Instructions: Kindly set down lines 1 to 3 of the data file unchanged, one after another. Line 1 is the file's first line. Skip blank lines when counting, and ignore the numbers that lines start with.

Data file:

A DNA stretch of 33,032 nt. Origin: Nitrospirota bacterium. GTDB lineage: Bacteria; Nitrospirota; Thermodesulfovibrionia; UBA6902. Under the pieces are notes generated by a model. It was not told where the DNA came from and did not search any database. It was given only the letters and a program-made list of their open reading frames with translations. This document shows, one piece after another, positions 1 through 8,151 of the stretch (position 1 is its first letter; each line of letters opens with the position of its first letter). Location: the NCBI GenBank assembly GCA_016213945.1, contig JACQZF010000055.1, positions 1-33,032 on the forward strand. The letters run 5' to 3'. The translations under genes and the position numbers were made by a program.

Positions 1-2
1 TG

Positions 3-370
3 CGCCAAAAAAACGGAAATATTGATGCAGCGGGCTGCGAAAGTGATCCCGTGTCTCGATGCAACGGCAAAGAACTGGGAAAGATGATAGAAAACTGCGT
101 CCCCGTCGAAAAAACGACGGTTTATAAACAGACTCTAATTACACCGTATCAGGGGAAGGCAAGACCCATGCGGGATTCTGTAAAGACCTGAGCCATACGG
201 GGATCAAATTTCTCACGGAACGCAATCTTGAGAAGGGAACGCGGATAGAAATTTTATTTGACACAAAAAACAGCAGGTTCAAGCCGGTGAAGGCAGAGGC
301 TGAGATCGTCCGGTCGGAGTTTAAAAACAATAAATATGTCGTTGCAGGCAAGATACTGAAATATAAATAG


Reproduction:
A DNA stretch of 33,032 nt. Origin: Nitrospirota bacterium. GTDB lineage: Bacteria; Nitrospirota; Thermodesulfovibrionia; UBA6902. Under the pieces are notes generated by a model. It was not told where the DNA came from and did not search any database. It was given only the letters and a program-made list of their open reading frames with translations. This document shows, one piece after another, positions 1 through 8,151 of the stretch (position 1 is its first letter; each line of letters opens with the position of its first letter). Location: the NCBI GenBank assembly GCA_016213945.1, contig JACQZF010000055.1, positions 1-33,032 on the forward strand. The letters run 5' to 3'. The translations under genes and the position numbers were made by a program.

Positions 1-2
1 TG